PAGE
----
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Wichita's Synagogues Celebrate Pride Together

(originally published in Ahavath Achim Congregation's Shofar)

Rabbi Michael Davis of Congregation Emanuel-El and I (I'm the cantor of Ahavath Achim Congregation) will be hosting a seder in celebration of Pride Month on Thursday night, June 27, 2024. There may be a lot that's confusing in that sentence so let me unpack it - kind of like the part of the haggadah that breaks down and explains the Exodus story in detail. (See what I did there?)


"Rabbi Davis and I" - Yes, our two congregations will join together to celebrate the civil rights that the LGBTQIA+ community has gained, and to look ahead to the time when society has achieved full equality.


"hosting a seder" - The evening will be based on a traditional haggadah. Just as the Passover haggadah encapsulates Jewish history and experience, so, too, our Pride seder will deepen our appreciation of and connection to the history and experience of our LGBTQIA+ sisters and brothers. 


"in celebration" - Just as non-Jews often join us at our Pesach seders to celebrate our freedom from oppression, so allies and those who want to learn more are welcome alongside our LGBTQIA+ community members to celebrate their continual unfolding of freedom, both legally and socially


"Pride Month" - The Stonewall Uprising, a series of events between police and LGBTQ+ protesters which began a shift in the national conversation on gay rights, justice, and opportunity, started on June 28, 1969. The annual commemorations of that event began the next year and were called Pride as Craig Schoonmaker shared in the Allusionist podcast 12: Pride, "...anyone can have pride in themselves, and that would make them happier as people, and produce the movement likely to produce change." This also leads to deeper communal pride.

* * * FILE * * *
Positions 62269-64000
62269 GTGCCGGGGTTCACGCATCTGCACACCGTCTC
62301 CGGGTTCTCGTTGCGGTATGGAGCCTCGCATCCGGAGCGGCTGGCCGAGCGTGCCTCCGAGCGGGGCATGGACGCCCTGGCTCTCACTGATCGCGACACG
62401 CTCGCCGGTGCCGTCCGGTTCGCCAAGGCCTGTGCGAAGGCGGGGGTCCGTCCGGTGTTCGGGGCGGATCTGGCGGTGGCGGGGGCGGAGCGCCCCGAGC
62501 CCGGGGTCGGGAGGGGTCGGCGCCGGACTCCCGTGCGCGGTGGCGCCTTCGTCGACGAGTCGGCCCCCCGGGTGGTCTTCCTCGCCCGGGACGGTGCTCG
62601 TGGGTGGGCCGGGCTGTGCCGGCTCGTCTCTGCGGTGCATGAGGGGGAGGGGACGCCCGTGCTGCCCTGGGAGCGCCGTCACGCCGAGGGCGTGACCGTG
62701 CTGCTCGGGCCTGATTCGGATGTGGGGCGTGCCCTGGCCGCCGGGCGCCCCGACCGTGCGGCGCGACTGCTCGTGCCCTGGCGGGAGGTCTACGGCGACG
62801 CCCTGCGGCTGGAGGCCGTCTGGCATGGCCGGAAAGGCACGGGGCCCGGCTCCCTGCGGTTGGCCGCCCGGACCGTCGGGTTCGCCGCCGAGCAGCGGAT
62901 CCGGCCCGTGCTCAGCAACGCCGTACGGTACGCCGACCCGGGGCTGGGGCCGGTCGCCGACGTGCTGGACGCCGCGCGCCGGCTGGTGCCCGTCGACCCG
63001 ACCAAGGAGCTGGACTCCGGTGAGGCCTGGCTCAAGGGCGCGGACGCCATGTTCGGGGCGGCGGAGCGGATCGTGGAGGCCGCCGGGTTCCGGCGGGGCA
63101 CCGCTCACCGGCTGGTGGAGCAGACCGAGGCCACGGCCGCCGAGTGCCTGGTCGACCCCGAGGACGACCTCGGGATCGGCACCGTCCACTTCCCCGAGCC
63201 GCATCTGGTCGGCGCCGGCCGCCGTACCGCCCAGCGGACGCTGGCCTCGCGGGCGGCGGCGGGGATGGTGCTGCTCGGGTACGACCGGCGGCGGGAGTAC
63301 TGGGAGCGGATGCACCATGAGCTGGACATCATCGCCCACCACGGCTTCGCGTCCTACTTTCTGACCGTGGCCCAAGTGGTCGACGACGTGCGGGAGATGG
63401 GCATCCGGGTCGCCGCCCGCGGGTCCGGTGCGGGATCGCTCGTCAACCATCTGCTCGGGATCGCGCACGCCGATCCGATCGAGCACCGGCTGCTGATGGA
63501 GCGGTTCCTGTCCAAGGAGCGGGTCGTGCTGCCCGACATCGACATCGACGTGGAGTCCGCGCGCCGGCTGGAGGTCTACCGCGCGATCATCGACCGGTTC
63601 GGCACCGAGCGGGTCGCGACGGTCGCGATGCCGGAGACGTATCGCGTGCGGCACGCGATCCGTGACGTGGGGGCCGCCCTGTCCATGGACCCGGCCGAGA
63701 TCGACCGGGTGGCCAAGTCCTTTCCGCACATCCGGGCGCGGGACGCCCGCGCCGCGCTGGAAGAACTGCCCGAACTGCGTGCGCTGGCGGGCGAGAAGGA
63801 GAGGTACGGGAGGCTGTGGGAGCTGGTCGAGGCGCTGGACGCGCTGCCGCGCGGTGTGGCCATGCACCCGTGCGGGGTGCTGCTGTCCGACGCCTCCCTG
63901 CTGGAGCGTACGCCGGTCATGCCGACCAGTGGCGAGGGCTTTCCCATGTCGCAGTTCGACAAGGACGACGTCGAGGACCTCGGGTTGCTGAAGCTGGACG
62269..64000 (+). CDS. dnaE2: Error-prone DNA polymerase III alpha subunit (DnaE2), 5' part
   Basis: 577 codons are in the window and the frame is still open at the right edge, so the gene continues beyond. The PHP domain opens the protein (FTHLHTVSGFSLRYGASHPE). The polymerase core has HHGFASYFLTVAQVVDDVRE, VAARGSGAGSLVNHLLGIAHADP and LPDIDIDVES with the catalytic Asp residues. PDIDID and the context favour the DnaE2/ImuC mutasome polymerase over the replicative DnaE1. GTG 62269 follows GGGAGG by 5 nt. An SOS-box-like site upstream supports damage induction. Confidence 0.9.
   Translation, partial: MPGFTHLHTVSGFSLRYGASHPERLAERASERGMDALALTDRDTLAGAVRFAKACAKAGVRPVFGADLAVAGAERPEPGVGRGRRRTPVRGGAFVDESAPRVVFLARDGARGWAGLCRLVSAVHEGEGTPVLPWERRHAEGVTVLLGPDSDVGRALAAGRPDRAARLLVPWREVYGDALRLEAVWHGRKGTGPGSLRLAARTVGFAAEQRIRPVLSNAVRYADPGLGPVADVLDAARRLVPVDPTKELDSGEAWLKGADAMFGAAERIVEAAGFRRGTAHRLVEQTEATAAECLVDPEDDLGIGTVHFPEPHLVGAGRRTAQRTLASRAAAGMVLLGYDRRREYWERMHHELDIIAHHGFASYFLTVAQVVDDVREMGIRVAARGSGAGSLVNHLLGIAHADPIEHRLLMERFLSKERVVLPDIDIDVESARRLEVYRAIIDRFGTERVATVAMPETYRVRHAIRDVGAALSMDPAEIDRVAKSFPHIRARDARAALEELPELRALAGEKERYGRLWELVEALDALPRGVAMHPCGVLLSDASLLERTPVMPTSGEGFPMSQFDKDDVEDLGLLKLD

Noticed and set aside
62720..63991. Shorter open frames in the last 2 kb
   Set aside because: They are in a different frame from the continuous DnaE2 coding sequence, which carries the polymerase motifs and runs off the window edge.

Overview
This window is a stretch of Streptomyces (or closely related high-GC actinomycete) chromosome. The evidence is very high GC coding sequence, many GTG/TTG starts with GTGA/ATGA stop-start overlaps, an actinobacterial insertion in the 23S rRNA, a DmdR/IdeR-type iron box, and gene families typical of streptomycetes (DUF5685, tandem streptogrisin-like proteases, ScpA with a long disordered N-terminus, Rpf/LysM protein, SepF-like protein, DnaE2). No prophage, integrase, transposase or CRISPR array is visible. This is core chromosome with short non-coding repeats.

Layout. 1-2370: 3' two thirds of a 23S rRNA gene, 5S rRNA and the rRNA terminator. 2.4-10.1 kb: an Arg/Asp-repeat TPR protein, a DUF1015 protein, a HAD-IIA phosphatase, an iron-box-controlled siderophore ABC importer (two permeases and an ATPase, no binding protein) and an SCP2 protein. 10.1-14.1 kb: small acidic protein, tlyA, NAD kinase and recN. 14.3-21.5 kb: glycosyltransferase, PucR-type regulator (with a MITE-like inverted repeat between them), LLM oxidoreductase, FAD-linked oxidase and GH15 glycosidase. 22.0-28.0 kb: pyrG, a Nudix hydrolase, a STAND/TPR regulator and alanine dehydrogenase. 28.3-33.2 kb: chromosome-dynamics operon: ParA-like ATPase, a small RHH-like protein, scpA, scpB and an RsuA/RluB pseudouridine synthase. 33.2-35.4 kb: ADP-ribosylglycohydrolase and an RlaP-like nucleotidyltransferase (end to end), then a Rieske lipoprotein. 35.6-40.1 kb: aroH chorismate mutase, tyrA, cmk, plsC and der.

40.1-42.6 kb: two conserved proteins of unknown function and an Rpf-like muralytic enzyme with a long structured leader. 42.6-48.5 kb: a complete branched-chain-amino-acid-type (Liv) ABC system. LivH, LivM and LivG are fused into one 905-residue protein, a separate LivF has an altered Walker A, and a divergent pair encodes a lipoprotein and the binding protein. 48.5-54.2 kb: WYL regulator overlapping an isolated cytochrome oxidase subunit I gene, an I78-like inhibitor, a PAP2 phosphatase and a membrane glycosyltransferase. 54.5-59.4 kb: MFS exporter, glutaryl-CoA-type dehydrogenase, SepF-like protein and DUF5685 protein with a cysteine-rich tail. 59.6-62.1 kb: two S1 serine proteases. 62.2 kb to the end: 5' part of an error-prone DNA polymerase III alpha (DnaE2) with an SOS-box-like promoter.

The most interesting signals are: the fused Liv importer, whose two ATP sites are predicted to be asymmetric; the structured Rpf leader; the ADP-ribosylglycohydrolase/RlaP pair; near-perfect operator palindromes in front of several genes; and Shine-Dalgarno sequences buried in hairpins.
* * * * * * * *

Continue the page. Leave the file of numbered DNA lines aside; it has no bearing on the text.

In case you’re not sure, yes, the Conservative/Masorti Movement supports LGBTQIA+ rights and welcomes members of the queer community:


 As early as 1990, the Rabbinical Assembly’s Committee on Jewish Law and Standards, which sets halakhic (legal) policy for the Conservative Movement, stated their desire to “work for full and equal civil rights for gays and lesbians in our national life.” In 2011 the Committee recommitted themselves to that resolution and added specific goals that include extending “its call for full and equal civil rights to bisexual and transgender persons,” supporting “the extension of civil rights and privileges . . . to same sex couples,” and calling on communities to “develop an action plan to create a safe and welcoming atmosphere for GLBT individuals.”

 In 2016, the Rabbinical Assembly passed a historic resolution on affirming the rights of transgender and non-conforming people affirming "its commitment to the full welcome, acceptance, and inclusion of people of all gender identities in Jewish life and general society." Experiences may vary significantly, however, between synagogues. 


If you're a member of the LGBTQIA+ community or an ally, join us to celebrate this season of freedom for yourself and our queer friends and loved ones on Thursday, June 27. 


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